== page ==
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Acts 2:42, “The believers continued to devote themselves to what the apostles were teaching, to fellowship, to the breaking of bread, and to times of prayer.”
AD. 33, Acts Chapter 2, The Communion Of The Saints
The Emmaus Road experience has come and gone. The disciples are told by Jesus in Luke 24:49, “”And now I will send the Holy Spirit, just as my Father promised. But stay here in the city until the Holy Spirit comes and fills you with power from heaven.”
Then, Jesus gives a blessing to the disciples and ascends up into Heaven. After they worship Jesus, the disciples return to Jerusalem. They continue praising God in the temple. (Luke 24:50-53)
50 And He led them out as far as Bethany, and He lifted up His hands and blessed them. 51 Now it came to pass, while He blessed them, that He was parted from them and carried up into heaven. 52 And they worshiped Him, and returned to Jerusalem with great joy, 53 and were continually in the temple praising and blessing God. Amen.
From Bethany, the disciples, after going to Jerusalem from Bethany, do as the Lord Jesus commanded them to do, “stay and wait.”
Acts 1:4,”On one occasion, while he was eating with them, he gave them this command: “Do not leave Jerusalem, but wait for the gift my Father promised, which you have heard me speak about.”
Jesus tells the disciples that, after they have received the power of the Holy Spirit, they are to be witnesses throughout the world.
Acts 1:8, “But you will receive power when the Holy Spirit comes upon you. And you will be my witnesses, telling people about me everywhere–in Jerusalem, throughout Judea, in Samaria, and to the ends of the earth.”
Jesus had previously given the disciples the same great commission. Matthew 28:19-20.
19 Go therefore and make disciples of all the nations, baptizing them in the name of the Father and of the Son and of the Holy Spirit, 20 teaching them to observe all things that I have commanded you; and lo, I am with you always, even to the end of the age.” Amen.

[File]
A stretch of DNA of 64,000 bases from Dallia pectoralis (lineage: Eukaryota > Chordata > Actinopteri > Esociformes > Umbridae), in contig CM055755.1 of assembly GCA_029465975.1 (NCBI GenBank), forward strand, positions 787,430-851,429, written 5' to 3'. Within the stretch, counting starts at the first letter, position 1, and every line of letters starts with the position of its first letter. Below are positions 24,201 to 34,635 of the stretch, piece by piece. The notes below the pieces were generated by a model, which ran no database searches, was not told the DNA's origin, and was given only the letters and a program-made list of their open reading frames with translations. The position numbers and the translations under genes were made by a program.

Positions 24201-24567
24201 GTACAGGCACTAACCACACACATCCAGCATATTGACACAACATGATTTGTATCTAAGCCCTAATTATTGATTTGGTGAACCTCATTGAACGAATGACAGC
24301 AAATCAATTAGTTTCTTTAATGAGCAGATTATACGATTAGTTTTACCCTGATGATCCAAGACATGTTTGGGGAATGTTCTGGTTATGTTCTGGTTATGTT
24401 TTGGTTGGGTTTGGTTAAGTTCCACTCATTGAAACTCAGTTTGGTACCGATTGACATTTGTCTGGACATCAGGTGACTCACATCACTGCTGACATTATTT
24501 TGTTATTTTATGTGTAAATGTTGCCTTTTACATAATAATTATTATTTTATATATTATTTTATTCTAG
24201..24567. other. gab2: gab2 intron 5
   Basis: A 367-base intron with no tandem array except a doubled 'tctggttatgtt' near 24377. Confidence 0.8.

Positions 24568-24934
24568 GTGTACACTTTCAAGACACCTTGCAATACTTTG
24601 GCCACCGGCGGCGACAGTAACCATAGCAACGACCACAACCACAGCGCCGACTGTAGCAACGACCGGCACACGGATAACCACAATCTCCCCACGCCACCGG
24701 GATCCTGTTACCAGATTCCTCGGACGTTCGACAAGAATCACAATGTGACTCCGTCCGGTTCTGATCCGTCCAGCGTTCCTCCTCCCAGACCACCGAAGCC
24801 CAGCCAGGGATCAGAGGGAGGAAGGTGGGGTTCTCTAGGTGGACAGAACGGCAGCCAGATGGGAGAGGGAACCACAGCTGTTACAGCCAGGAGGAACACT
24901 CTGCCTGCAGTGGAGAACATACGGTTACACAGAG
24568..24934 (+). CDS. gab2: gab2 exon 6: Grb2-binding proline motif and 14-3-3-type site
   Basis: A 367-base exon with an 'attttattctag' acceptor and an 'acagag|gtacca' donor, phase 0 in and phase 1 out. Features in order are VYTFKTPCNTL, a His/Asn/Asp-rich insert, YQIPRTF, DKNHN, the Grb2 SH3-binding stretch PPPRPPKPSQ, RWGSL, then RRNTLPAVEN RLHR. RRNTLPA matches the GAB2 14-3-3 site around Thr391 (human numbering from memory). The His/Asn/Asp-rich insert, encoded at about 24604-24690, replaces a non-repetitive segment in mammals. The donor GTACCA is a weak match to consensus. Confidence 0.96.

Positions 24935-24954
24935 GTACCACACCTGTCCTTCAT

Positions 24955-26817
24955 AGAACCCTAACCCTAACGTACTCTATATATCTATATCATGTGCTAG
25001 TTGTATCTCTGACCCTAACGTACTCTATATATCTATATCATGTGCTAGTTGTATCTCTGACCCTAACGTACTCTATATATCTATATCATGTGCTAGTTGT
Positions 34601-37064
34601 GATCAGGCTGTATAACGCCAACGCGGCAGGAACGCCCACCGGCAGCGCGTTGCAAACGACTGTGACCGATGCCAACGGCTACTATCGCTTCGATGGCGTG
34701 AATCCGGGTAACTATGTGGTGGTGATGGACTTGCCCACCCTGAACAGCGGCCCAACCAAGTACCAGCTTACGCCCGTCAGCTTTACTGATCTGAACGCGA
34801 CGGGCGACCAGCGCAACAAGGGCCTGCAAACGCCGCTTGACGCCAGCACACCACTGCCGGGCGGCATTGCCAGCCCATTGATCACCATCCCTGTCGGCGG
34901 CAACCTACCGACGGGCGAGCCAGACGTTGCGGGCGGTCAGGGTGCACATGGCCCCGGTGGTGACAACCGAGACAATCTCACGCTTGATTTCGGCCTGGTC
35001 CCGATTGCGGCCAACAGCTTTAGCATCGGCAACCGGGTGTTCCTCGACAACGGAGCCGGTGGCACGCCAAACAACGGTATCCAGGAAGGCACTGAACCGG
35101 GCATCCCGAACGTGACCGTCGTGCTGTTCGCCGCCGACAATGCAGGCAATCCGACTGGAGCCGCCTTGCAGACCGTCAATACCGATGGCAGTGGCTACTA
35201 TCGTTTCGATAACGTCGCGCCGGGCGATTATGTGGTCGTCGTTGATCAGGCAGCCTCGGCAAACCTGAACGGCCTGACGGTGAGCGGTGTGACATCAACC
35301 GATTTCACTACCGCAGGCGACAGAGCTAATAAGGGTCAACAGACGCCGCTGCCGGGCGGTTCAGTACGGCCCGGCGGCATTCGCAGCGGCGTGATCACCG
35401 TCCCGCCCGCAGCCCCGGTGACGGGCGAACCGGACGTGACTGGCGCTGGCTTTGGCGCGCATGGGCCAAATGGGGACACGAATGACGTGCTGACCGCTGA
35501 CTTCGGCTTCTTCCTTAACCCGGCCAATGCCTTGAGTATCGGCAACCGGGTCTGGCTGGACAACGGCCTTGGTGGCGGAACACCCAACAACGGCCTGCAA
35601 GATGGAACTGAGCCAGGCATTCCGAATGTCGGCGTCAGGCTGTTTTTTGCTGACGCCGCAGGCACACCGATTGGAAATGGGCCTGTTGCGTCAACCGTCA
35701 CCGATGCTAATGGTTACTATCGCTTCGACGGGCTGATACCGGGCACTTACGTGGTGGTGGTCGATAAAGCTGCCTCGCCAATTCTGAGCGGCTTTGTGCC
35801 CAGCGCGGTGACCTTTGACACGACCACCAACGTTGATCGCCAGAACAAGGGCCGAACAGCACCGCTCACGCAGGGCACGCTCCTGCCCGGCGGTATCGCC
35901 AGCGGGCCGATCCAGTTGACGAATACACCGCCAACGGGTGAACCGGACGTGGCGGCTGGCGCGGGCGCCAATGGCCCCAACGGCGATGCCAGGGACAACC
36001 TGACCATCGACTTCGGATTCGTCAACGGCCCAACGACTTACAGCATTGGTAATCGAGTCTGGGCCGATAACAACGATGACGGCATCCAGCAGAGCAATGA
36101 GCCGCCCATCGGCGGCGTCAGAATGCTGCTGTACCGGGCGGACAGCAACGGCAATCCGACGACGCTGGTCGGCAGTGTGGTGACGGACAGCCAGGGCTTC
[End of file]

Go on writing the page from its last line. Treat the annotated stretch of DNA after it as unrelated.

The disciples returned to Jerusalem, a Sabbath Day’s Journey, Acts 1:12.
Then they returned to Jerusalem from the mount called Olivet, which is near Jerusalem, a Sabbath day’s journey away. A “Sabbath Day’s Journey” was the distance that a faithful Jew could travel on the Sabbath Day (about one half of a mile) in keeping with the teaching of Exodus 16:29. A Sabbath Day’s Journey was also the longest distance that anyone had to walk to the Tabernacle on the “Sabbath.” (Joshua 3:4, Numbers 35:5).
The disciples entered into an upper room, where they may have had the Passover meal with Jesus. Acts 1:13. Notice that all of the remaining 11 disciples/apostles are named.
When they had entered the city, they went up to the upper room where they were staying; that is, Peter and John and James and Andrew, Philip and Thomas, Bartholomew and Matthew, James the son of Alphaeus, and Simon the Zealot, and Judas the son of James.
The disciples and apostles, one hundred twenty of them, in one common purpose began to pray. Acts 1:14-15. This unity of prayer continues for ten days. (Acts 1:3, Jesus was seen by many for 40 days after His resurrection, and then ascends to Heaven. The disciples pray until the Day of Pentecost, which was fifty days after the Sabbath of the Passover week. (Lev 23:4-7,15-16).